THERE ARE 30 UNIVERSAL HUMAN RIGHTS, WHICH ONE DOES OUR SOCIETY NEED THE MOST, AND WHY?
Imagine a world where you can’t even see the skies for one day, imagine a life where all you do is controlled by another. Is this life or death?
From my own point of view, what our society needs the most is the human rights stipulation number one, which say, “We are all free and equal”. We are born free. We have our own thoughts and ideas. We should be treated in the same way.
This I deem most necessary and essential in the society of today because “freedom and equality”, encompasses most, if not all of the other human rights stipulations put together because freedom is encouragement, freedom is liberty, freedom is choice. And with equality, we are rest assured that the banks of, “freedom from discrimination, segregation, from torture, from slavery, from unfair and unlawful detainment, to move, to use law, and most importantly, freedom to fair treatment by fair courts, isn’t distressed yet.
In contrast to the above, if we are not free, we are slaves. And as slaves, we are in bondage and if we are in bondage, out existence here on earth, lie in the hands of another.
Take for example, South Africa. From the deadly period of 1652 to 1990, neither the word nor the meaning of freedom and equality had a place in their dictionary. With the Dutch colonialism, apartheid and segregation was the order of the day. And with this, there was no respect for human life, no freedom to move, as it was restricted by pass laws, no respect for privacy, no respect for the rights of workers, nor were the rights to social security granted them. The grave meant freedom to the blacks. It meant shelter. It meant home. Irrespective of the fact that the blacks hadn’t access to neither good schools nor a healthy medical care, thoughts, ideas and feelings weren’t respected. Their existence meant “overcrowding” to their treacherous colonial masters as their lives was sapped bit by bit as seen in the June 16, 1976 unlawful massacre of 176 Soweto students, whose cry for justice was heard with a bang, and also, the March 21st, 1960 Sharpeville Massacre of 69 black demonstrators, whose screams were met with a slap.
In conclusion, in the absence of freedom and equality, revolt takes the place of dialogue and annihilation exemplifies the deadly outcome as seen in the revolt of July 23, 1993, a massacre at the Saint James Church which left 11 killed and 58 wounded.
In addition, freedom and equality symbolizes originality, professionalism and family. It encompasses every ingredient that brings about peace, which leads to co-existence, which ultimately brings about trust.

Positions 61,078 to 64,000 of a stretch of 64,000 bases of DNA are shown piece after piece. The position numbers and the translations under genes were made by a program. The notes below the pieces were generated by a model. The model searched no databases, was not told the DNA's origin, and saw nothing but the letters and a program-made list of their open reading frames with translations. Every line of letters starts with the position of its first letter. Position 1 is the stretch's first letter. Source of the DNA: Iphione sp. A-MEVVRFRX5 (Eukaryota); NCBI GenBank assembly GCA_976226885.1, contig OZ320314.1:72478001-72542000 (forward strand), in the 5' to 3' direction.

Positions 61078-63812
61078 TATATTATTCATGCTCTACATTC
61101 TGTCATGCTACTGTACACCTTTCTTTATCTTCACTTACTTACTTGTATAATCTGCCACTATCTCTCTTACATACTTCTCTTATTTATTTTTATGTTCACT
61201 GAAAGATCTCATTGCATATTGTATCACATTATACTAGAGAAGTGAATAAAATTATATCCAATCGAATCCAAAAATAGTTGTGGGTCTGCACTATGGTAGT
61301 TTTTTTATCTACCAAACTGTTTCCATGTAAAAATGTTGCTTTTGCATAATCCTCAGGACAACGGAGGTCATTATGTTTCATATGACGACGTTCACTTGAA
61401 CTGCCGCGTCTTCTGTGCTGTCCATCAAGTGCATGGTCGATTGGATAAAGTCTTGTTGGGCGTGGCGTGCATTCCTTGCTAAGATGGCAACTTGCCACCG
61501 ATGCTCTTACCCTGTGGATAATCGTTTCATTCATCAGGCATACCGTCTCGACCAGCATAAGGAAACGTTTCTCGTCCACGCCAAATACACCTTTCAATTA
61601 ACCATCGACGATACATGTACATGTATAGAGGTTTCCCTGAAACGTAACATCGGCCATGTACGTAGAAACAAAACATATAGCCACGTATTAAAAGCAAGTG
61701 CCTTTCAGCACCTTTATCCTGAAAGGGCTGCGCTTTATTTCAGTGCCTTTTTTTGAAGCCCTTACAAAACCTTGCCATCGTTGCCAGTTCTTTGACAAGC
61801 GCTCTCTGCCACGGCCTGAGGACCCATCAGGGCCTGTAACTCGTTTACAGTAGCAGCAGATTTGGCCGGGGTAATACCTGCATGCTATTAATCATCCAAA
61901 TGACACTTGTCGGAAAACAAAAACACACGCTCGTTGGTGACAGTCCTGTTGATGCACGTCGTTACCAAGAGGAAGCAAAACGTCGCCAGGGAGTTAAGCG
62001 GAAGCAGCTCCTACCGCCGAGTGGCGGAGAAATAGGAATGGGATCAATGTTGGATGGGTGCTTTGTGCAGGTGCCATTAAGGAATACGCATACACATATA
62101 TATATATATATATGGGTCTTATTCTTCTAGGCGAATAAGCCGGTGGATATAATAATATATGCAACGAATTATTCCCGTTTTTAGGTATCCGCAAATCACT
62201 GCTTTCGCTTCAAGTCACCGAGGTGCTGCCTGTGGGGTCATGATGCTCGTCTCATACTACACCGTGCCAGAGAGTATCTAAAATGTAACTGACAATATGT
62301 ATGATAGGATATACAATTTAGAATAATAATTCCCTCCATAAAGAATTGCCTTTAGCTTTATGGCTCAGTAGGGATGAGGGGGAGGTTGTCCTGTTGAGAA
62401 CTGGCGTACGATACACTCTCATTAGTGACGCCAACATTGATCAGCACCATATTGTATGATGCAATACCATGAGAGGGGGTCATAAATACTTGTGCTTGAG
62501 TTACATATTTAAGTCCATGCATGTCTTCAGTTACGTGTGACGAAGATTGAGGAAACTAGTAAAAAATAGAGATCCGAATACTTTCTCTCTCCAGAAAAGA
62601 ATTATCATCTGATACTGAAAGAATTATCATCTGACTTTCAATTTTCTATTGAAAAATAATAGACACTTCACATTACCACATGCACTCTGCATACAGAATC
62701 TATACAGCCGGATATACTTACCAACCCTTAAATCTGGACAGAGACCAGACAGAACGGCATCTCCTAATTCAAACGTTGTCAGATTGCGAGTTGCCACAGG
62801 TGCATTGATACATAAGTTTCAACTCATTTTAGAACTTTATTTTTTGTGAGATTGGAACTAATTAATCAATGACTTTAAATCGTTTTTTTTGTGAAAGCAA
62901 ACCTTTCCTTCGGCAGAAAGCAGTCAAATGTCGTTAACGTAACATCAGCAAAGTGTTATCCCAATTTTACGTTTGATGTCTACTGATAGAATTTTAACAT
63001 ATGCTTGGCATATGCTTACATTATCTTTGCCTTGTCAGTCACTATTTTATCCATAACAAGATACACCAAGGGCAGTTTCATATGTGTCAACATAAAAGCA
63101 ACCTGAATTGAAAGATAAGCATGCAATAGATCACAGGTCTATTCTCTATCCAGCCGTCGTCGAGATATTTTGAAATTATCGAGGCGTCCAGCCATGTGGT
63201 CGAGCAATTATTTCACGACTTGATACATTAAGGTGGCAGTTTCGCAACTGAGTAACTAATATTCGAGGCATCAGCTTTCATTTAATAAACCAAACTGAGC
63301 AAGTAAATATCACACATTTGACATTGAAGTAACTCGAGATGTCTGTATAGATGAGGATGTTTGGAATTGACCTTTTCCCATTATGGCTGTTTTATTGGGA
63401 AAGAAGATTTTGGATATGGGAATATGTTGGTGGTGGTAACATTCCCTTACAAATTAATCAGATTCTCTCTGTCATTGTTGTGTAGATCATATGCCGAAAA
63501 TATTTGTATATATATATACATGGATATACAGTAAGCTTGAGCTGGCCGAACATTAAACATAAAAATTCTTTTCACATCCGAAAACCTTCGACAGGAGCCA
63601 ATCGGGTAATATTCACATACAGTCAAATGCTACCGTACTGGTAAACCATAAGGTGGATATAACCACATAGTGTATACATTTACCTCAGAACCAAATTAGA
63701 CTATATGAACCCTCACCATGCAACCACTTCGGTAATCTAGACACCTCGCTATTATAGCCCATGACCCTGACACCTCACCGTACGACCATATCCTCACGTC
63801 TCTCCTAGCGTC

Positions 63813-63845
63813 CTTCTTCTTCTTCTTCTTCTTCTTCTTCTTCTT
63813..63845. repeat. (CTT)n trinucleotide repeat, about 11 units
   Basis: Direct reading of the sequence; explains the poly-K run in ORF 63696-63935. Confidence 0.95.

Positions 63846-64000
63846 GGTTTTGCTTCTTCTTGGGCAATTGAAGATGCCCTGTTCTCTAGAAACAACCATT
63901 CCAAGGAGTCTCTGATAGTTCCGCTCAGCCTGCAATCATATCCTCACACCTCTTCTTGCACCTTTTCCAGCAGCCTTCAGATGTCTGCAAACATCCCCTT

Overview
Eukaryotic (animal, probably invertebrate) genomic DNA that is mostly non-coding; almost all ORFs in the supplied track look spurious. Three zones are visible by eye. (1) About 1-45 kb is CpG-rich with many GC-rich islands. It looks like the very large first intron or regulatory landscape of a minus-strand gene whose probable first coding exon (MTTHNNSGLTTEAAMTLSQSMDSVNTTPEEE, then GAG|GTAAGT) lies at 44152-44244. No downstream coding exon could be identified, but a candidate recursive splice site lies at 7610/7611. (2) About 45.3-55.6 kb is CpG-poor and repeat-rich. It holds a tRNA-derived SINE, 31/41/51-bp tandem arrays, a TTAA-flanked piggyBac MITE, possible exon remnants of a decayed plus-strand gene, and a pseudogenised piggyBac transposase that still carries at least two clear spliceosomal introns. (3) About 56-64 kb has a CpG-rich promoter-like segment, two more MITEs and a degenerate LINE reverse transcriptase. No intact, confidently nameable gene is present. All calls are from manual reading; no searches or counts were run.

In contrast to this, take my home land, Nigeria for example, we live in one community, but yet worlds apart. By we had fought to gain our freedom from our collective enemies, “the British”, whom we considered as, “a barricade to our growth and development” only to get entangled in our own struggle to attain power as singles, to suppress and condemn. With this factor in-bound, family meant enemy.
In addition, due to favoritism shown by one region to only her own clan, regionalism thus, defined our individual professionalism which forced our expertise to deny her properties.
In the absence of this oneness, greater harm befalls a country and the world at large. The right to democracy is lost, and so is the right to off-load one’s burden through the medium of speech. For example, Nigeria and its tripod theory of power, otherwise known as power sharing, the June 23rd 1993 unlawful annulment of the Abiola Vs Tofa election and their banishment from the political arena, and the resultant massacre of hundreds of Lagosians whose demonstration for democracy was met bloody autocracy.
Without freedom and equality, power is one-sided. Without freedom and equality, there is always a quest for supremacy. Without freedom and equality, there must always be WAR, as demonstrated in the spot light of the 1939-1945 world war II, with a total of death casualty of 61,000,000, the Nigerian Civil war of 1967-1970 which almost divided the country, the Haitian revolution of August 23rd, 1791, the Chinese Revolution of 1911 to 1949, the Taiping revolution of 1851 to 1864 and so on.
This world of today is made up of people of different race, ethnicity and background. Thus, we need freedom and, equality, in terms of religion as this happens to be the sole perpetuator of conflicts, inter-religious conflicts, wars and destruction, most especially between the Christians and the Muslims. We need to recognize that Allah is God, and so is Jesus Christ, for no religion is supreme over the other.
In summary to this, with inequality, there is always bound to be, “collateral damages”.
In conclusion, if we must make the world a better place, a global village, we must embrace freedom and support equality in order to give peace a golden opportunity to prove its worth.